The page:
Planning a pandemic party

by | Apr 15, 2021

Everyone has had enough of isolation. And there’s no need to go to the other extreme, but if you are careful, you can host a small party. Educator Kerry McArthur has some suggestions.

The intense isolation and social avoidance that the COVID-19 pandemic has brought has created a year where we have been left alone and unable to celebrate the special moments in our lives. 

Even with COVID not going away anytime soon, we are still in the position where we can plan events and small gatherings while maintaining safety. The big question is how to do this and protect your family.

Your main priority should always be the health of your family and your guests and with this will come the need to prepare and ready for some eventualities.

Planning

  • Don’t tell your little one about the party too early. Only tell them a few days beforehand just in case you need to cancel suddenly. This will minimise the disappointment.
  • Be thoughtful about who you invite. Ask yourself how well you know them – are they compliant with regards to COVID-19 protocols? Will they take exception to you insisting on certain controls? Once you have your guest list, stick to it, as the people you invite will directly affect the safety of your event.
  • Limit your group size to less than 20. If you are planning tables, you are then able to keep the groups down to four per table, which will allow for social distancing.
  • Communicate your expectations with regards to pre-screening, masks and social distancing. By doing this you will limit any awkwardness on the day.
  • Avoid pool parties, as these encourage close contact, lots of shouting and no masks.
  • Plan a party that is outdoors if possible, or a very well-ventilated indoor space.

During the party

  • Make sure that you have extra masks available for those who didn’t bring one, and for the inevitable demise of at least one when the kids are playing.
  • Use single use paper towels for your bathrooms.
  • All containers, plates or cups should be disposable: this will limit your contact when cleaning up.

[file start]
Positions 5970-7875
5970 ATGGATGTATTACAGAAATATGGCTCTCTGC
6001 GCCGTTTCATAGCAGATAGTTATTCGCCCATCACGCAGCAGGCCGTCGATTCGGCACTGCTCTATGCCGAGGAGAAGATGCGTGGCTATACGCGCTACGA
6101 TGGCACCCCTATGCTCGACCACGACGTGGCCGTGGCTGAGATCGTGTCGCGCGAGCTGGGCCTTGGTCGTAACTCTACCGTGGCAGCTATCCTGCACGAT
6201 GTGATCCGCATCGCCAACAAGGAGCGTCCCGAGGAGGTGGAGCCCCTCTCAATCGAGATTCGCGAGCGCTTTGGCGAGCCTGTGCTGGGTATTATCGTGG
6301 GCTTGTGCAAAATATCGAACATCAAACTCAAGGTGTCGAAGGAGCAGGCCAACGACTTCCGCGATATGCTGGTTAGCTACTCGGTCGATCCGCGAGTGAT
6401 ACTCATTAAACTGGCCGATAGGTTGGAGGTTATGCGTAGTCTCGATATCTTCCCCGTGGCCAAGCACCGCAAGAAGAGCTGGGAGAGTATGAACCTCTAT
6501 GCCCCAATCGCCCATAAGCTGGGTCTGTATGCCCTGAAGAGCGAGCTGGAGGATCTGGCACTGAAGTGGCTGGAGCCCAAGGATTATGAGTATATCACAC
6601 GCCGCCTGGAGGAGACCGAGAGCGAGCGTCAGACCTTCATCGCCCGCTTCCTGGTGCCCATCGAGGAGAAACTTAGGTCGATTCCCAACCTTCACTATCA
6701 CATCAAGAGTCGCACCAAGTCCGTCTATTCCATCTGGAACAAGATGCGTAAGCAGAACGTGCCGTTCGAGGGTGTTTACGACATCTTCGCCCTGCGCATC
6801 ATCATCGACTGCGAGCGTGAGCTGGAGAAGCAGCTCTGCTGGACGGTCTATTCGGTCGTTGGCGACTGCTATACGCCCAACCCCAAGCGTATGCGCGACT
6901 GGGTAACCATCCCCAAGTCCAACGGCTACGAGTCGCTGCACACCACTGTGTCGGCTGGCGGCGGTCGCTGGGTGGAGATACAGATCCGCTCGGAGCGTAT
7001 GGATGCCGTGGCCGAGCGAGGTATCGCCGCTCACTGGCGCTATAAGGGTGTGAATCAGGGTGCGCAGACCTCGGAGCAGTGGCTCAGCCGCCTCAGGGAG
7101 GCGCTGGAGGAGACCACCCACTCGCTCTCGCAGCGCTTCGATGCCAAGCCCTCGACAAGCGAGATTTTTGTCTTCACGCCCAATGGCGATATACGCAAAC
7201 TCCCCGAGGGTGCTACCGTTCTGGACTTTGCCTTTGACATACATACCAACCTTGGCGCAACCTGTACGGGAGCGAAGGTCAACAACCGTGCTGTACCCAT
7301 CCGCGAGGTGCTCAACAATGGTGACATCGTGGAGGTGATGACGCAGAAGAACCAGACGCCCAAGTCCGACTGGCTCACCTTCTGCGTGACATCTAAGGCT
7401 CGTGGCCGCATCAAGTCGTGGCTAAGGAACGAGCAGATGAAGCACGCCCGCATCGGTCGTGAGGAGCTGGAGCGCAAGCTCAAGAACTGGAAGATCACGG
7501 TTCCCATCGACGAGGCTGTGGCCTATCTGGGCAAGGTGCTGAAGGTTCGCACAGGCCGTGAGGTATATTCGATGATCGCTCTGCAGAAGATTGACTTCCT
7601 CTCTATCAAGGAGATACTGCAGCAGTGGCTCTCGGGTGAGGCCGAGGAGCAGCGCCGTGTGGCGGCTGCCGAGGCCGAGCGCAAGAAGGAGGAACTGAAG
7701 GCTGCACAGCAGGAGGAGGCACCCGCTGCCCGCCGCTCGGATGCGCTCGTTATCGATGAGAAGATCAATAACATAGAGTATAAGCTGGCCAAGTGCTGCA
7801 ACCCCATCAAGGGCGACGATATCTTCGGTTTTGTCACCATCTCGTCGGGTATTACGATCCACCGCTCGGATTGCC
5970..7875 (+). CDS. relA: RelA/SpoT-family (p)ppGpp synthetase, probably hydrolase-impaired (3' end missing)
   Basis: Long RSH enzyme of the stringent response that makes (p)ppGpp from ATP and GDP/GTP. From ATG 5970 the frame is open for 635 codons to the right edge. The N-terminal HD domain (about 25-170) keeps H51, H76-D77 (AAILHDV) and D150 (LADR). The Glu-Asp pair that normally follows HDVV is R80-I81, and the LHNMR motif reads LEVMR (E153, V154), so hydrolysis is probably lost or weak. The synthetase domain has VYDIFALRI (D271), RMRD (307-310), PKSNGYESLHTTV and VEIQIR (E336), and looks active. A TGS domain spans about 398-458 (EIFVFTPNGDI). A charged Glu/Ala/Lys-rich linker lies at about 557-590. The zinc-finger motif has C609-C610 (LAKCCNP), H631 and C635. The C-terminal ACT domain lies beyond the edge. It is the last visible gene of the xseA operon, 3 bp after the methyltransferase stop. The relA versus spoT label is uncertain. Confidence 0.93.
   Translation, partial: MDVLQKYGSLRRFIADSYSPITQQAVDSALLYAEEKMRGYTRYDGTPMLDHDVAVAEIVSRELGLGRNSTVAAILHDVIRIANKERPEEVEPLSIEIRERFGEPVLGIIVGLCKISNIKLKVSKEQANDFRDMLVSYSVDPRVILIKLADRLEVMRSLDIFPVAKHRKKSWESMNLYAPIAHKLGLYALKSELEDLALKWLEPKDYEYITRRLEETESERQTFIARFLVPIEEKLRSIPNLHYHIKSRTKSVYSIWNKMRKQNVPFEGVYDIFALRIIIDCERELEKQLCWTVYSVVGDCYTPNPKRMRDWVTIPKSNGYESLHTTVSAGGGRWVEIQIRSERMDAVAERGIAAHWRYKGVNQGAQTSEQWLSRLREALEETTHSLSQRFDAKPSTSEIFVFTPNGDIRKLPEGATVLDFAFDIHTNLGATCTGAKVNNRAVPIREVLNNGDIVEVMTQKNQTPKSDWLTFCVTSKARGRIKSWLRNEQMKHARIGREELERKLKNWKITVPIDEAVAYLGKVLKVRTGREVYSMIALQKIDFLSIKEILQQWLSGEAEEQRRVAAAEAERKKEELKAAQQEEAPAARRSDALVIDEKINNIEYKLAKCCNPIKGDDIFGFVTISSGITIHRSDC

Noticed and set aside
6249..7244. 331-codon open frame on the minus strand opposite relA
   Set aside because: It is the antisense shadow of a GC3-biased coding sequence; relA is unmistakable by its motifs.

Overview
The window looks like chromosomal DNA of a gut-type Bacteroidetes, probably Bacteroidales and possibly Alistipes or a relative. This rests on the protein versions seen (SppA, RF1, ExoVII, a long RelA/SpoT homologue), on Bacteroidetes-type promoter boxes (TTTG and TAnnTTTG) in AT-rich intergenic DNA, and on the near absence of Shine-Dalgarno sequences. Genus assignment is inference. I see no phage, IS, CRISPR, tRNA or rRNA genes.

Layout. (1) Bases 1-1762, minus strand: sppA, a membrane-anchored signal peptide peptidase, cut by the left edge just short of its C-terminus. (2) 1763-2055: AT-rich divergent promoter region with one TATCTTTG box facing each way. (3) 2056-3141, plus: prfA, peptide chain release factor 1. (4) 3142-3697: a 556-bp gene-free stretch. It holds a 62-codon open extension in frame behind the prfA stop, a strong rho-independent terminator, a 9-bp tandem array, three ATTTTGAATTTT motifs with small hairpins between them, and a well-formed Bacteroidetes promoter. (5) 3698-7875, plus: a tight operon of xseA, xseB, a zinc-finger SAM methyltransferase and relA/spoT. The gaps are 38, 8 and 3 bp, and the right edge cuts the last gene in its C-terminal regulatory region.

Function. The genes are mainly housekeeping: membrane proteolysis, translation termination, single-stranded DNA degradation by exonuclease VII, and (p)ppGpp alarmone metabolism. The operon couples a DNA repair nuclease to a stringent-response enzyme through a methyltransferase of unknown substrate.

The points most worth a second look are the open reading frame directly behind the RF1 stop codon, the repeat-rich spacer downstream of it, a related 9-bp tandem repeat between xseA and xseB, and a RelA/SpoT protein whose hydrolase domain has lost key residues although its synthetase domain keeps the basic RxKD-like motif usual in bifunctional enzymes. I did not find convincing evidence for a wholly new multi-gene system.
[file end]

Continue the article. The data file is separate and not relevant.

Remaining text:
• Make hand sanitiser and wipes available all over the party to encourage frequent use.
  • Provide each child with their own box or packet of goodies to avoid group containers being used by everyone.

Some party ideas

The traditional birthday party involving games, jumping castles or swimming in the summer may not be possible over this period. We need to get a lot more clever with our ideas, so try a few of these.

  • Scavenger hunts – space the questions or items out to allow for minimal mixing.
  • Picnics – you can space out blankets or areas to ensure social distancing.
  • An outdoors movie (before it gets too chilly) with blankets or individual bean bags.
  • Arts and craft parties where each child is given a different kit to work with.
  • The zoo or a park can ensure social distancing in a relatively safe and fun environment.

You may need to consider not hosting an in-person party but rather a virtual option. This is the perfect solution to ensure complete COVID-19 compliance. A few things to make a virtual party a lot more fun could be:

  • Send pre-packaged party goodies, sweets and cupcakes to the attendees with the intention that they open it during the party.
  • Let your child host the party – allow them to be in charge of muting people, changing backgrounds, sharing the screen, etc. This gives your child a semblance of control and enjoyment.
  • Play games with the virtual participants. This could be in the form of charades, Pictionary, or quiz games for slightly older children.
  • Give each participant a craft box that can then be opened and completed together while on the video chat party.

While the main consideration to keep in mind is safety, and all your plans should centre around this, keeping your family healthy doesn’t mean you have to sacrifice fun.

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